Daniel Wasserman, professor in the Chandra Family Department of Electrical and Computer Engineering, received one of 13 grants awarded to proposals for the Advanced Component Technology Program (ACT-22), a technology development program managed by the Earth Science Technology Office (ESTO).
With these selections, ESTO is pioneering the next generation of highly innovative technologies for Earth science remote sensing. The ACT-22 solicitation called for disruptive technology with particular focus on photonic integrated circuits (PICs), quantum remote sensing, and metamaterials.
Abstracts for the 13 awards have a total dollar value of approximately $15.5M over three years.
Wasserman's project is titled "Ultra-compact Machine-Learning-driven platform for room temperature mid-wave infrared remote sensing."
The program is a collaboration with scientists at UMass Lowell (led by Prof. Viktor Podolskiy), and aims to develop new classes of mid wave infrared (MWIR, 3-5 microns) sensors for Earth Science applications. Specifically, the team will look to enhance the sensitivity and increase the operating temperature of MWIR detectors, and then to develop a novel detector architecture, as well as imaging modality, leveraging integrated ‘metasurfaces’, nanoscale patterns designed to deterministically couple incident light to MWIR focal plane arrays (FPAs).
The team aims to advance the ability to detect and image in the MWIR, which is a spectral range of significant importance for Earth Science applications such as monitoring of surface temperatures, atmospheric scattering, and vegetation cover. Because modern high-performance MWIR sensors typically require significant cooling for efficient operation, the ability to operate such detectors without cryogenic cooling would have immediate impact on the field of remote sensing, significantly decreasing the size, weight, power, and cost of airborne/space-based remote-sensing. The proposed program will benefit data collection for weather forecasting models and the understanding (and mitigation) of climate change. In the longer-term, the metasensor approach proposed by the UT/UMass team offers a potentially transformational advance to MWIR imaging. Metasensing will enable multi-modal information collection, drastically reduce the size and complexity of the imager by integrating detectors and machine learning (ML) designed front optics within the same static chip, and simultaneously move the tasks related to focusing, aberration correction, etc. from imaging time to software (ML-based) post-processing, thereby enabling future mining of existing data with extra sensing modalities or improved algorithms.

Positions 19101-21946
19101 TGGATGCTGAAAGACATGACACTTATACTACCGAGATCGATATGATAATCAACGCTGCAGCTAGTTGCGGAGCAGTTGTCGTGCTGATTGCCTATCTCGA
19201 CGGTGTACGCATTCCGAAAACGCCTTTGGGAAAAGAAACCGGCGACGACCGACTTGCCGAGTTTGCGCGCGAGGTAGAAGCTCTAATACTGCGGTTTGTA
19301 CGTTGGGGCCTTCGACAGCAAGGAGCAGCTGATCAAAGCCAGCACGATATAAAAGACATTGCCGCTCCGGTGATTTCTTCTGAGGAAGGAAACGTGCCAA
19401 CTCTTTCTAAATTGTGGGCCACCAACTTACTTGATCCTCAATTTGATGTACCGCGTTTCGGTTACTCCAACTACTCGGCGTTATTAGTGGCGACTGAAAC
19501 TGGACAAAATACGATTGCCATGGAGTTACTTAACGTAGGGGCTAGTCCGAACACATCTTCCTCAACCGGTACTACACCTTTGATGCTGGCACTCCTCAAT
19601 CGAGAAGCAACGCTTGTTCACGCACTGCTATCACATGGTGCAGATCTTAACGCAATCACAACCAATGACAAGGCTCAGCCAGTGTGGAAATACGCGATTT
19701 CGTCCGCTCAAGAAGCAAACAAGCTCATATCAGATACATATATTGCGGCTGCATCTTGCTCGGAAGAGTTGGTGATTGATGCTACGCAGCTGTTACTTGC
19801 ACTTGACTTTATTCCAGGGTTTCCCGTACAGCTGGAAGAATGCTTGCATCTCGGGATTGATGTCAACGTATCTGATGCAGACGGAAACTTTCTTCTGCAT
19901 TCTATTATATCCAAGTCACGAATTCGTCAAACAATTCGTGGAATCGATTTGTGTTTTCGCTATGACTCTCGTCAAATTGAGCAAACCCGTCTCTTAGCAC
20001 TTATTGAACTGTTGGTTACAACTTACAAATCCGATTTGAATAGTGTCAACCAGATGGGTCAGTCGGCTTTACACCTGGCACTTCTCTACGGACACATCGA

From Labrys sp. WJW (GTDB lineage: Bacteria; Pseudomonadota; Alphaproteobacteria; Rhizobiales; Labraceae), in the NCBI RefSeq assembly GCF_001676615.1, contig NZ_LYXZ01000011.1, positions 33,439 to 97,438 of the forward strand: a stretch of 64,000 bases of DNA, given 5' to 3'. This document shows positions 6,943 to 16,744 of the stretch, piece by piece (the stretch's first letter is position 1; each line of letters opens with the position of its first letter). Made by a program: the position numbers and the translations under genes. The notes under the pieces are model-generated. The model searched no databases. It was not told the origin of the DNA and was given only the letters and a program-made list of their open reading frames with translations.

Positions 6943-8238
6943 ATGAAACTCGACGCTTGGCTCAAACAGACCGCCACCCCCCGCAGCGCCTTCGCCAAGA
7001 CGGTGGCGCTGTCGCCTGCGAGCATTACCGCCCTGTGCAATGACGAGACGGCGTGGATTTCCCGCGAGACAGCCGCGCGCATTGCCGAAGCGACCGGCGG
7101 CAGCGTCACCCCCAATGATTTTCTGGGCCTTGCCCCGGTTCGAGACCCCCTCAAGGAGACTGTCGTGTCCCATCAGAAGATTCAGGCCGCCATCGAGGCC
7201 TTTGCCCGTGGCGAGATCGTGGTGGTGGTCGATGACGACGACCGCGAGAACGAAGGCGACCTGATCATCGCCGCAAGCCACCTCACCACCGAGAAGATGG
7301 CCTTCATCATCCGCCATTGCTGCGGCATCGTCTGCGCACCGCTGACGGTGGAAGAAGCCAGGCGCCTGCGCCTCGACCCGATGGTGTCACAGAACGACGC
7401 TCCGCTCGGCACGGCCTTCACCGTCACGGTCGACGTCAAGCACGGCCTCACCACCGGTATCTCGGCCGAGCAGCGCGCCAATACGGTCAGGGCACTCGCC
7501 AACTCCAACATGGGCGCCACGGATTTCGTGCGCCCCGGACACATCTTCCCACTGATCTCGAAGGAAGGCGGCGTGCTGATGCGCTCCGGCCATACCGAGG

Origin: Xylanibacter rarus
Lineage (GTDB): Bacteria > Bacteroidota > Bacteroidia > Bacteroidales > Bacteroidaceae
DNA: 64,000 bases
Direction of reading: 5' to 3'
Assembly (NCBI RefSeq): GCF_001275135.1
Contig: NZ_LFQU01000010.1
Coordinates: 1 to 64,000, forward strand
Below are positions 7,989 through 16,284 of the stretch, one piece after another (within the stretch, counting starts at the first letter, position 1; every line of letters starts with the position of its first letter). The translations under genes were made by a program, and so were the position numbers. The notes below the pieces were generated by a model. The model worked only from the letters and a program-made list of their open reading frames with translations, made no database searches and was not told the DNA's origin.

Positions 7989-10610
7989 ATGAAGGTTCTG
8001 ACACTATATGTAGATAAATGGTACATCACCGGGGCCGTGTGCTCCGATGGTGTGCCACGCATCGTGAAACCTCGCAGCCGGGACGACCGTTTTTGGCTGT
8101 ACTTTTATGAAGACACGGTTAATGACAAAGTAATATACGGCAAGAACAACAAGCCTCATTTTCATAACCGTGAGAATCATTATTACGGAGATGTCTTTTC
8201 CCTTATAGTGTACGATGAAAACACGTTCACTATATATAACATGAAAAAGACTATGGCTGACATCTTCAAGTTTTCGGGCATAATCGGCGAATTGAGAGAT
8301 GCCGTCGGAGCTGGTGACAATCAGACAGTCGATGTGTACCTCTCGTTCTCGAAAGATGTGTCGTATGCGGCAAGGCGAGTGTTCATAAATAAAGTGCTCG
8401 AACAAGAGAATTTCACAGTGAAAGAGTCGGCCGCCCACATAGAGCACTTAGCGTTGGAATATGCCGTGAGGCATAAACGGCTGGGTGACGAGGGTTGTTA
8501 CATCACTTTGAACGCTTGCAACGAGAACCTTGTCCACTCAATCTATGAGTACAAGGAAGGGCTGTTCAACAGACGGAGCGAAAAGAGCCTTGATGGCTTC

The proposed effort will leverage the team’s combined expertise in theory, numerical techniques, machine-learning, optical and electronic design, epitaxial growth, nano-fabrication, and optical and electronic characterization. Graduate students at UT Austin supported on the program will work closely with their peers at UMass on the design, growth, fabrication, and characterization/testing of the sensors. The program will look to deliver high-performance detectors and proof-of-principle metasensor FPAs operating at high temperatures, allowing the platform to simultaneously analyze multiple aspects (frequency, direction, polarization) of incident light with proper software post-processing. Ultimately, the program will look to demonstrate sensor suitability for vital Earth Science applications.
Dr. Dan Wasserman is a Professor and holds the Cullen Trust for Higher Education Endowed Professorship in Engineering #3 in the Chandra Family Department of Electrical & Computer Engineering at The University of Texas at Austin.
Dr. Wasserman received his Sc.B. in 1998 from Brown University in Engineering/Physics and History, graduating Phi Beta Kappa, Magna Cum Laude, Sigma Xi, and with Honors. Dr. Wasserman received his PhD from the Department of Electrical Engineering at Princeton University in 2004. At Princeton, Dr. Wasserman was a Francis Upton Fellow and a National Science Foundation Graduate Fellow. Dr. Wasserman’s post-doc, as a Princeton University Council on Science and Technology Fellow, focused on quantum cascade laser physics in the Gmachl group at Princeton University. In 2007 Dr. Wasserman joined the Physics faculty at UMass Lowell and then moved to the University of Illinois Urbana Champaign in 2011, where was promoted to Associate Professor with tenure in 2015. Prof. Wasserman will join the University of Texas ECE department in the Fall of 2016. Dr. Wasserman is the recipient of the NSF CAREER award, an AFOSR Young Investigator Award, the 2010 Excellence in Teaching Award from the UMass Lowell Physics Department, and the 2015 Distinguished Promotion Award from the University of Illinois Urbana Champaign.